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We dry off in the sun while the guides fix us up some lasagna. Doug and Rosabelle have rejoined the group however, unfortunately now Shannon is throwing up. She’s holed up in her tent leaving only for some sprints to the groover. I decide maybe our trip motto should be “we ain’t leaving ‘til we’re heaving.” Meanwhile, Sharon, Elizabeth and I decide to sing every song we’ve ever heard of by the campfire. What we lack in singing ability – which is everything including tone, pitch and the right lyrics– we make up for with passion and volume.
Sharon, me and Elizabeth sing by the fire

We wake up the next day to the smell of blueberry pancakes mmmm and coffee. We then kayak over to Moran Canyon to hike along the waterfall. Again, in order to not surprise a bear we need to make noise. Well, we continued our passionate singing which I believe resulted in scaring away anything living for miles.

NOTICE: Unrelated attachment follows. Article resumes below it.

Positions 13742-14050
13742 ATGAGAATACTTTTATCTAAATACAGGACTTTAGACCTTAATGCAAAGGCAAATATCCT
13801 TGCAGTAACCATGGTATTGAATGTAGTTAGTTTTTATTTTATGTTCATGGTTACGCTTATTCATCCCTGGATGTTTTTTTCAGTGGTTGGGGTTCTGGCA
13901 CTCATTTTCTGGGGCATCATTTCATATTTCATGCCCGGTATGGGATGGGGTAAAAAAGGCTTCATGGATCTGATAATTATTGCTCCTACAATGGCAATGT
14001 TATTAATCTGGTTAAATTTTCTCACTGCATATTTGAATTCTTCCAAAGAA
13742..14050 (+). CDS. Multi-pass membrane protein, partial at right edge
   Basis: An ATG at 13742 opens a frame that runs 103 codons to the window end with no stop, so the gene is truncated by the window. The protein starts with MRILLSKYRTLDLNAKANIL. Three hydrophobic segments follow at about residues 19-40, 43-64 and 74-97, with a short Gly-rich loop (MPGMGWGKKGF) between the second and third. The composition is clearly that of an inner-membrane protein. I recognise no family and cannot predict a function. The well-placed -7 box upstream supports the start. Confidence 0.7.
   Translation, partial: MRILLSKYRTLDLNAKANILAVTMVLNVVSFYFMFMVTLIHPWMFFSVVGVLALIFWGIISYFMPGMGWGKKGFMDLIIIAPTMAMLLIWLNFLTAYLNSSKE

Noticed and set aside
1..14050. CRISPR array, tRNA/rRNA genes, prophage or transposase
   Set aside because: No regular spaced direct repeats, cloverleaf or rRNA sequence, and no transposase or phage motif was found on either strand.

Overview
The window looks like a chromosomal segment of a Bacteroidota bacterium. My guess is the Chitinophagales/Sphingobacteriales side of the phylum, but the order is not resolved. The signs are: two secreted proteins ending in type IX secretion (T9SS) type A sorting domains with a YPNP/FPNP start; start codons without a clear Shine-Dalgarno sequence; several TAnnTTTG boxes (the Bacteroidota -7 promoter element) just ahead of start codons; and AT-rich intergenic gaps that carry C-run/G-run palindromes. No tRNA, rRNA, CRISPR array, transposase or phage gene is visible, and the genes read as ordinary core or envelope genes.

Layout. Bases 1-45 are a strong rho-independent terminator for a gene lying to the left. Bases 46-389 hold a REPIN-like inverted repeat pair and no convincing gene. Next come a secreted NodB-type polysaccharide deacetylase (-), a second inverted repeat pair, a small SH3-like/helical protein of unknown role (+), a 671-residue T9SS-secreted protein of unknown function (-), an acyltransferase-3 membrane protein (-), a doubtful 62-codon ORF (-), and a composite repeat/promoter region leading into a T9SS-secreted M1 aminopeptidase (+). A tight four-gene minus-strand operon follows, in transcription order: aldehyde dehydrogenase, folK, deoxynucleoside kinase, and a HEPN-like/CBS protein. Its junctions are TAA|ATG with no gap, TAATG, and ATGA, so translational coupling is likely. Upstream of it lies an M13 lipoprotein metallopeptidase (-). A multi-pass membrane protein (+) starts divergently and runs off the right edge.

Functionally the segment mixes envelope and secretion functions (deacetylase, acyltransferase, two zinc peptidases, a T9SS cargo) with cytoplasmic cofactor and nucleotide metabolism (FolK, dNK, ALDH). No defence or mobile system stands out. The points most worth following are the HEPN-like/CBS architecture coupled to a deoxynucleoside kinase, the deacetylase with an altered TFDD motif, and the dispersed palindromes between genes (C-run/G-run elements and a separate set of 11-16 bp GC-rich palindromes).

Our guide, Jen, on the hike
Back at the camp we sunned on the snout boat and then played charades by the campfire. It was easy to guess Sharon’s clues since she always mouthed the words.
The last day we floated on a raft down the Snake River at the base of the Grand Teton. We saw bald eagles, blue herons, pronghorn and marmot. A magnificent end to a wonderful trip. 
Sam takes us down the river

Monday, June 19, 2006

Hi there

I wanted to let you know that I'll be camping in Yellowstone and Teton National Parks for the next few days and won't be able to give you any updates for a bit. But I've just played catch up so check out a couple new entries below.